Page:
However, the model is not without its detractors. For example, some scholars have questioned the need for agency-head review of adjudicatory decisions. Others have argued that this model does not promote the values of transparency and accountability. In addition, some scholars have argued that the traditional model violates constitutional guarantees. This is especially true for non-judicial agencies, such as disciplinary boards and zoning commissions.


Many laws give administrative agencies the power to make rules and decisions and to hear appeals from those decisions. Generally, an administrative agency’s decision can only be overturned by a court of appeal if the decision was based on erroneous facts or law. An experienced lawyer can help you determine whether you have a legal right to an administrative appeal and prepare evidence required by the agency’s rules.

A person can only file an administrative appeal after exhausting their administrative remedies, which will vary depending on the agency’s enacted rules and requirements. In general, this will require that the person attend an administrative hearing and receive a final decision from the administrative law judge.

An administrative appeal may be a formal review or a hearing on briefs. A formal review will be a new hearing before an administrative law judge and will include witnesses and evidence. A hearing on the briefs is a hearing decided by written submissions and will not involve witnesses or evidence.

An administrative law judge will issue a Proposal for Decision at the end of the hearing. The parties will then have an opportunity to submit exceptions to the judge’s proposal. The agency or commission will review the Proposal for Decision and then issue a Final Decision. The parties can then request judicial review in district court.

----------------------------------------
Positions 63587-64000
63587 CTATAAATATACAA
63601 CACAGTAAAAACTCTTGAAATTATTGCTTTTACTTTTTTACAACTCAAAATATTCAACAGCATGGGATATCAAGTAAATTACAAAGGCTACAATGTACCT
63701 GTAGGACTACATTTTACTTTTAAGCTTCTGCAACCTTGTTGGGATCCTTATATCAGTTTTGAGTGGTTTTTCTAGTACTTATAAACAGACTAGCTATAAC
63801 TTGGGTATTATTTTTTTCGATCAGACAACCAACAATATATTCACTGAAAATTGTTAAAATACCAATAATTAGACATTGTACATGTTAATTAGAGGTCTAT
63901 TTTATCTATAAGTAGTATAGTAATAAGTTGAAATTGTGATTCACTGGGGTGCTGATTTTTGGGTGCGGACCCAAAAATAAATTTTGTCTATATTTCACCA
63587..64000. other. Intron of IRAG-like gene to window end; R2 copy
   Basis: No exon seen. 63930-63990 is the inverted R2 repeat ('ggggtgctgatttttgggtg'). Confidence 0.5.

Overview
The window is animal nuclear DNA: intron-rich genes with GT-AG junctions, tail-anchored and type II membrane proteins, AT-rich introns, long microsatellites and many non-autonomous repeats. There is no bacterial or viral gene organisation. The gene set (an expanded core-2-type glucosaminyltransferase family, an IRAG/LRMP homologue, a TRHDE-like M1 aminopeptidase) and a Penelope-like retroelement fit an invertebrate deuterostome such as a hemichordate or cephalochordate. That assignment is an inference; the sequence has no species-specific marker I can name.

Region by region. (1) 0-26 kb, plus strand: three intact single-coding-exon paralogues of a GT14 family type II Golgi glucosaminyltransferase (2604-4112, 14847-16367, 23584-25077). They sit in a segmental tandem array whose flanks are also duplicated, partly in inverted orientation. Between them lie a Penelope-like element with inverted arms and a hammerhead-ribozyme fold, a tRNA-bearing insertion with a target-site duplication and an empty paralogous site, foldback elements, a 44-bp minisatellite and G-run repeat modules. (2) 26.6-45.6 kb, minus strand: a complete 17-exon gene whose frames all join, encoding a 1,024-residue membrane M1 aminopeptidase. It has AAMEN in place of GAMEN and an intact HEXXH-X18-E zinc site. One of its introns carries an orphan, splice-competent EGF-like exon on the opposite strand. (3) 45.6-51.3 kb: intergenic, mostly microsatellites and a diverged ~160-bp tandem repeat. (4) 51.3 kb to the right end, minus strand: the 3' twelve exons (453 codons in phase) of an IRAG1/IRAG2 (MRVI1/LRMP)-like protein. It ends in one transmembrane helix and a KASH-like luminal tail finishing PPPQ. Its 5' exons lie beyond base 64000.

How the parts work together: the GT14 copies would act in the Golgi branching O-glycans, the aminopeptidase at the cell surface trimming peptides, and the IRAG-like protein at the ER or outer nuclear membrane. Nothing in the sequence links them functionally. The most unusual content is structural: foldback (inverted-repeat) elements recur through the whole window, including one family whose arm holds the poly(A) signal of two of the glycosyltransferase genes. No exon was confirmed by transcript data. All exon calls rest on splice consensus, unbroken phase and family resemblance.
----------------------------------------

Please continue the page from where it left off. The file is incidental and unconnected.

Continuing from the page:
The courts play a vital role in the administrative law process. They review the legality of administrative decisions through a procedure known as judicial review. The court will examine the nature and scope of an agency’s power, as well as the evidence used in making its decision. The court will also look at the legality of the decision’s application in a particular context. For example, if an agency allows pool chemicals with a certain level of chlorine to be sold to homeowners, the court will determine whether or not this is an unnecessarily broad exercise of power.

Administrative courts are similar to judicial courts in that they conduct formal proceedings with witnesses and evidence. They are independent and impartial triers of fact in a process that includes advance notice of a hearing, an opportunity to submit facts, arguments, offers of settlement or proposals for adjustment, and the right to be accompanied, represented and advised by counsel or other qualified representatives. Their judicial independence is guaranteed by the Administrative Procedure Act, 5 U.S.C. SS 500 et seq.

However, some judicial judges have complained about the growing influence of these institutions. They claim that the administrative state is out of control and has become unconstrained by separation of powers limits. For example, administrative courts can deny citizens their rights to a jury trial and can be abused by executive branch agencies.